Another consequence of this is that LNG re-export and liquefaction licences have been granted by the US authorities, e.g. Cheniere’s Sabine Pass, Louisiana facility. Simply put, the US which has been T&T’s largest importer of LNG, now has the approvals and the infrastructure to export LNG and therefore compete with T&T. Thus, the latest LNG import facilities in gas-guzzling Asia, South America, Europe and in the Caribbean will therefore see the US competing with traditional suppliers for market share.
In terms of the impact on price, greater gas supply may ultimately serve to dampen the current lucrative differential between European and US gas prices, all other things being equal. European prices have been over US$4.00 per MMBTU above US prices (i.e. about two times) due in part to its parity with crude oil and infrastructure limitations. High demand in Asia and fallout effects of the tsunami and nuclear power disaster in Japan have sent prices over US$8.00 per MMBTU above US gas prices. As such, any reduction in these price differentials will negatively impact netback prices to T&T, which have been buoyed by cargo diversions from USA to Europe and Asia. Bear in mind that Government revenues are roughly 15%-20% linked to LNG. To give an idea of scale, an incremental netback price to the borders of T&T (FOB) of US$1.00 per MMBTU is equivalent to roughly US$800 million per annum in sales revenues from all local LNG production, to be apportioned amongst the various parties in the LNG chain (Government included).
Apart from reduced US demand for T&T’s LNG, renewed interest in US production of petrochemicals (ammonia, methanol and other downstream derivatives) has implications for downstream expansion in T&T that has relied on North American demand growth. In fact, what has transpired in the US gas market is expected to be a global phenomenon, considering IEA estimates that over the next fifteen years unconventional gas will account for well over half of the world’s gas resources, and importantly, it will be more widely dispersed. This means that the supply picture of natural gas and its derivatives could be vastly different in the future. The near and long-term implications for growth of T&T’s energy industry are profound. Is it far-fetched that in 20 years time say, there will be a reversal, and the US could be T&T’s largest LNG supplier? Are we prepared to confront such a possibility, as remote as it may seem now, or should the foundation be expeditiously laid to avert it? Keep in mind that other productive sectors of the economy currently benefit from sub-market prices for energy, and that net energy importing countries rarely have this luxury.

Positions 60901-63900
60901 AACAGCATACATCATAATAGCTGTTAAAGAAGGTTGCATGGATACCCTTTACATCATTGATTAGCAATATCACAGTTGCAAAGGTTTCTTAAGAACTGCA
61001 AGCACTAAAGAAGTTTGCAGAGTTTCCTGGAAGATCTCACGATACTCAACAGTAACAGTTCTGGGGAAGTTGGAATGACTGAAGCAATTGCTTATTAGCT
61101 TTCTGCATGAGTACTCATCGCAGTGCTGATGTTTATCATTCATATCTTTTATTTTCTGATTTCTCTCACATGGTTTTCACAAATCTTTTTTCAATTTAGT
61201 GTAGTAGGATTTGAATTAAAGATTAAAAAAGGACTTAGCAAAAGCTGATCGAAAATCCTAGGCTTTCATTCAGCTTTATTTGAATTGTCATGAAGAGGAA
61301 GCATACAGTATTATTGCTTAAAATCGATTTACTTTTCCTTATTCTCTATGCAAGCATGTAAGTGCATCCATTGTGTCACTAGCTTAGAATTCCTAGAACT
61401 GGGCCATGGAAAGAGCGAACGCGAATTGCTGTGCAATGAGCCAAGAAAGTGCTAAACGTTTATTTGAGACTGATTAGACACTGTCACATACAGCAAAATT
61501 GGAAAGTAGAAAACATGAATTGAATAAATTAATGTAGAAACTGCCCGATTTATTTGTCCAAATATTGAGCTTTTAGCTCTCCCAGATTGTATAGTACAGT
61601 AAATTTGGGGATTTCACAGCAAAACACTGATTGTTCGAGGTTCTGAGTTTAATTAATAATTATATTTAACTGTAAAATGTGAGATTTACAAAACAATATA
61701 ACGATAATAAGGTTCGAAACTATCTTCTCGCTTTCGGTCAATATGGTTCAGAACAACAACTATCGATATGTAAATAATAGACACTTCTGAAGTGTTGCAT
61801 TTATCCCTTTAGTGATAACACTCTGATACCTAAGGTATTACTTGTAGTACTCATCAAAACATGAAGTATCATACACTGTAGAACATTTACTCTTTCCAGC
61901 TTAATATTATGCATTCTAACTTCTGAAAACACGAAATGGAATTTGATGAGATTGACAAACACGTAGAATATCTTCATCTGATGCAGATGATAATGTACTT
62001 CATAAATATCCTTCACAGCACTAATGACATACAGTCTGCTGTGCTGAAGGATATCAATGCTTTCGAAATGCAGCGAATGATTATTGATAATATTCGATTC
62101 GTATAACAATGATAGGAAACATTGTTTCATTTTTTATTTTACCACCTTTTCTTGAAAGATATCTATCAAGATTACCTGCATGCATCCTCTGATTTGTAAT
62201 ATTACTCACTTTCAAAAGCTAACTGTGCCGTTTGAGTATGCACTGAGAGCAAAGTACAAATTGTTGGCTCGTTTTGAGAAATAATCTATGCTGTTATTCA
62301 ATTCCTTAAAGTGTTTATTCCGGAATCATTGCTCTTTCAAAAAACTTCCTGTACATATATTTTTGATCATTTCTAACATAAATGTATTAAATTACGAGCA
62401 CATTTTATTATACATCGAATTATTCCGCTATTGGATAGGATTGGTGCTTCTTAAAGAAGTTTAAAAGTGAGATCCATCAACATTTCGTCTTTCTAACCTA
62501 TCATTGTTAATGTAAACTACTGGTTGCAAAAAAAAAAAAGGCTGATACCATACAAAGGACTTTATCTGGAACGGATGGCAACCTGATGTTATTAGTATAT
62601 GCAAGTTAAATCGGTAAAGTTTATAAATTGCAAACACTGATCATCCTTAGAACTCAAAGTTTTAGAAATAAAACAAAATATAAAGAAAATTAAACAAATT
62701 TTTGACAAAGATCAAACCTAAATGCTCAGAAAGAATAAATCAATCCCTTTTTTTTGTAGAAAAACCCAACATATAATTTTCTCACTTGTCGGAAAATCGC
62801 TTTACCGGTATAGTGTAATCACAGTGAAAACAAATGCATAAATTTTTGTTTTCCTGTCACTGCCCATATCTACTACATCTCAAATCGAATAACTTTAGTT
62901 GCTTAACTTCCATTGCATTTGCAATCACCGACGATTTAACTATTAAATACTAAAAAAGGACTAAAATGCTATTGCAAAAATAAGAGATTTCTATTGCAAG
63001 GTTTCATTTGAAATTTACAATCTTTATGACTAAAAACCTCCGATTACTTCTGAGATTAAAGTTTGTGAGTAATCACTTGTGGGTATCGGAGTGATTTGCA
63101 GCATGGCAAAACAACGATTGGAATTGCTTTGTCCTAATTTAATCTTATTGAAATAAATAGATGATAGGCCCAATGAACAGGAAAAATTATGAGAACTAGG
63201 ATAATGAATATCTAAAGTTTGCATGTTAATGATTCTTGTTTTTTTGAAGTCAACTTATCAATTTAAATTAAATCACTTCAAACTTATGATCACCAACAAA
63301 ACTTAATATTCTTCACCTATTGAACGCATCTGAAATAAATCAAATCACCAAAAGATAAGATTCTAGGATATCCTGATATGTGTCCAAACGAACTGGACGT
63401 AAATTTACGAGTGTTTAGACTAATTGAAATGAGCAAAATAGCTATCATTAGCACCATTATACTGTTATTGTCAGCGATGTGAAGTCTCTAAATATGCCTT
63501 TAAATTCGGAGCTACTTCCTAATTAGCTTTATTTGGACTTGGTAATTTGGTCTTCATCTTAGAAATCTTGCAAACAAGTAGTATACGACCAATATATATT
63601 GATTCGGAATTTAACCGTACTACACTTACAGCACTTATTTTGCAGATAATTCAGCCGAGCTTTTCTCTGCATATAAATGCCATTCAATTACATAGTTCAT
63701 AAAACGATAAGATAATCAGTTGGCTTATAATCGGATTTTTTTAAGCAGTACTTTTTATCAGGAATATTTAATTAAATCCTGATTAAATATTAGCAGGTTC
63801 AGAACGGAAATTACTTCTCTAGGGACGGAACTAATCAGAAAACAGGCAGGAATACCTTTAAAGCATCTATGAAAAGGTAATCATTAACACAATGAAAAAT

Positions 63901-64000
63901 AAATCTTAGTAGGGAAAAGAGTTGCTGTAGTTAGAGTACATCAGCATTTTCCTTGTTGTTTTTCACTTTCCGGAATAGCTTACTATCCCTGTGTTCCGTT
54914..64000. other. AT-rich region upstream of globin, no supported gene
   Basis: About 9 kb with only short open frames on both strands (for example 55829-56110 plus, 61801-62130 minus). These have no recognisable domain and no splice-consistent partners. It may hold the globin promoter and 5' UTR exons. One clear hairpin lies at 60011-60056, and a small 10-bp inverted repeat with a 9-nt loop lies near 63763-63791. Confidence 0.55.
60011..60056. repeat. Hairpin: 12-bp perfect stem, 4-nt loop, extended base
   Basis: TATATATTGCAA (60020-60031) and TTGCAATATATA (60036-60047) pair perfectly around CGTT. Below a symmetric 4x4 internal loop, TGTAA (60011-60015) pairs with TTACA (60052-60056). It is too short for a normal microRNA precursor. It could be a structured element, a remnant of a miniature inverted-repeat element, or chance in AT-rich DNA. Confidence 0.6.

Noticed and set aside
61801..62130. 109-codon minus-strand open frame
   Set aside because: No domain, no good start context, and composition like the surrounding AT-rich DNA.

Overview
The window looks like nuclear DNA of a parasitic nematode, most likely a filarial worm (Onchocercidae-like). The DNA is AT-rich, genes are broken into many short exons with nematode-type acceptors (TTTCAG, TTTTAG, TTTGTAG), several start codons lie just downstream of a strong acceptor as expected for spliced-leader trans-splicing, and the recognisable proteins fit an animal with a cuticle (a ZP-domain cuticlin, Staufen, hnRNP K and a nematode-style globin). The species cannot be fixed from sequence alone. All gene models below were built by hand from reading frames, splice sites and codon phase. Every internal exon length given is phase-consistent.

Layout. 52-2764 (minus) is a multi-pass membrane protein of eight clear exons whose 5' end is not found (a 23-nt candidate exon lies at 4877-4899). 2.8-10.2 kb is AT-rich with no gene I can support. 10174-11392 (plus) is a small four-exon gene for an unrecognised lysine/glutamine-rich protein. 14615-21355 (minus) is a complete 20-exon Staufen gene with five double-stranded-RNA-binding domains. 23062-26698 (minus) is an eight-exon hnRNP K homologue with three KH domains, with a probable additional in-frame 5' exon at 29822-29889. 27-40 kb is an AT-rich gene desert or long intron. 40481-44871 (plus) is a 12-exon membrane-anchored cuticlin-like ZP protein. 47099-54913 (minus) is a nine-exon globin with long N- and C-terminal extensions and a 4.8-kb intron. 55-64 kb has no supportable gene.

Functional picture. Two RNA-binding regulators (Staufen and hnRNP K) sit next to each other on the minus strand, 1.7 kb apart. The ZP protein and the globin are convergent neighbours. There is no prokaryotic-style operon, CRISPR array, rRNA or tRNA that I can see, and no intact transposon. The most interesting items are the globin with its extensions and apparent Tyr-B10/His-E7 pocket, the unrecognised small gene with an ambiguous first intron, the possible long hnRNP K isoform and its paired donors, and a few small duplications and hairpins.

New Frontiers
Fourthly, the latest statistics out of the UN Conference on Trade and Development (UNCTAD) show that the share of global “outward” FDI by emerging countries has increased from 15% in 2007 to 28% in 2010. This trend is pronounced in the energy industry, since windfall savings have been captured by host governments with recent high commodity prices. The conditions are therefore ripe for economic growth via outward FDI by State and local private energy companies – another reversal of decades of history.

Indeed, “corporate T&T” has started exploring investment opportunities in the fast growing gas provinces around the world. However, the decision to invest “onshore” or outwardly requires a clearly articulated policy, and implementation mechanisms which consider implications for domestic capital supply, jobs creation, tax earnings and institutional capacity for such undertakings. Risks must be balanced with incentives/drivers for local State and private investors to pursue strategic opportunities in foreign lands, be it for market share, technology, expertise, natural resource access or simply rate of return on capital.
Finally, the great internal challenge is that T&T is facing a scenario of a low rate of proved gas reserves replenishment. This necessitates exploration further out at sea and at deeper drilling depths. Even with the best technology and expertise, the costs and risks are higher. Notwithstanding calculated moves to address this, the question of optimal use of limited natural resources in terms of portfolio mix of uses, and of long-term energy security can no longer be deferred.
In summary, a redrawing of the world natural gas map is currently underway, and T&T’s place in it is assured- after all, we helped draw the last one. Recent developments and plans to be outlined over the coming months should set the stage for the future of the local natural gas industry.